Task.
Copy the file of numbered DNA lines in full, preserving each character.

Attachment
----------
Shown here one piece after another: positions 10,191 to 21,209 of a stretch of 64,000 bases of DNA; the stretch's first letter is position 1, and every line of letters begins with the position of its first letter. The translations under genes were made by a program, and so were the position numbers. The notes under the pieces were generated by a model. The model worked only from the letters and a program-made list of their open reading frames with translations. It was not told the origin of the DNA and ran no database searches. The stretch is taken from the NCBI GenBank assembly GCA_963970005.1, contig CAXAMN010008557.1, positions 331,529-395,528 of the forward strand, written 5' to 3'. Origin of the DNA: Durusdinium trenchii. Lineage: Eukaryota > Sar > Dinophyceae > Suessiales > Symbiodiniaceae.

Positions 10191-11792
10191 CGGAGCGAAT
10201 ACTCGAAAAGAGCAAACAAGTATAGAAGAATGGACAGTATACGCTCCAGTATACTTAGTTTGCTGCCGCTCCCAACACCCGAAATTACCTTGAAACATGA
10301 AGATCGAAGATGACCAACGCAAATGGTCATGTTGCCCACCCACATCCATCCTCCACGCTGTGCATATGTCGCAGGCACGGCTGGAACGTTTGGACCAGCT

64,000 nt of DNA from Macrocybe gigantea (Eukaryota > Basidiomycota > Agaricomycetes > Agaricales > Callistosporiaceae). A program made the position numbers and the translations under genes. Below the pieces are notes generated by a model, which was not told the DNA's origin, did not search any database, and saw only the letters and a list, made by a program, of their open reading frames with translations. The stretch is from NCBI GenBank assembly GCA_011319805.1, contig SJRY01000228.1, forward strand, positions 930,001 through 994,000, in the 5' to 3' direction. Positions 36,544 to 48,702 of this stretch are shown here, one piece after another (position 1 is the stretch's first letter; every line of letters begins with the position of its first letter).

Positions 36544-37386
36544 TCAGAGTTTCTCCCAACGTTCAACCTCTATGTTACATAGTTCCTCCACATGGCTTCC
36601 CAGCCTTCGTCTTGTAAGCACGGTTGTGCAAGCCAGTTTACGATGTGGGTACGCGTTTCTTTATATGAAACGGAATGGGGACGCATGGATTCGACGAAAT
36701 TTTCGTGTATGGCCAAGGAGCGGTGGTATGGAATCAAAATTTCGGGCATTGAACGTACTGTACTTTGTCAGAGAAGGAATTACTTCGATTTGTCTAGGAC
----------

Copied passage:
Shown here one piece after another: positions 10,191 to 21,209 of a stretch of 64,000 bases of DNA; the stretch's first letter is position 1, and every line of letters begins with the position of its first letter. The translations under genes were made by a program, and so were the position numbers. The notes under the pieces were generated by a model. The model worked only from the letters and a program-made list of their open reading frames with translations. It was not told the origin of the DNA and ran no database searches. The stretch is taken from the NCBI GenBank assembly GCA_963970005.1, contig CAXAMN010008557.1, positions 331,529-395,528 of the forward strand, written 5' to 3'. Origin of the DNA: Durusdinium trenchii. Lineage: Eukaryota > Sar > Dinophyceae > Suessiales > Symbiodiniaceae.

Positions 10191-11792
10191 CGGAGCGAAT
10201 ACTCGAAAAGAGCAAACAAGTATAGAAGAATGGACAGTATACGCTCCAGTATACTTAGTTTGCTGCCGCTCCCAACACCCGAAATTACCTTGAAACATGA
10301 AGATCGAAGATGACCAACGCAAATGGTCATGTTGCCCACCCACATCCATCCTCCACGCTGTGCATATGTCGCAGGCACGGCTGGAACGTTTGGACCAGCT

64,000 nt of DNA from Macrocybe gigantea (Eukaryota > Basidiomycota > Agaricomycetes > Agaricales > Callistosporiaceae). A program made the position numbers and the translations under genes. Below the pieces are notes generated by a model, which was not told the DNA's origin, did not search any database, and saw only the letters and a list, made by a program, of their open reading frames with translations. The stretch is from NCBI GenBank assembly GCA_011319805.1, contig SJRY01000228.1, forward strand, positions 930,001 through 994,000, in the 5' to 3' direction. Positions 36,544 to 48,702 of this stretch are shown here, one piece after another (position 1 is the stretch's first letter; every line of letters begins with the position of its first letter).

Positions 36544-37386
36544 TCAGAGTTTCTCCCAACGTTCAACCTCTATGTTACATAGTTCCTCCACATGGCTTCC
36601 CAGCCTTCGTCTTGTAAGCACGGTTGTGCAAGCCAGTTTACGATGTGGGTACGCGTTTCTTTATATGAAACGGAATGGGGACGCATGGATTCGACGAAAT
36701 TTTCGTGTATGGCCAAGGAGCGGTGGTATGGAATCAAAATTTCGGGCATTGAACGTACTGTACTTTGTCAGAGAAGGAATTACTTCGATTTGTCTAGGAC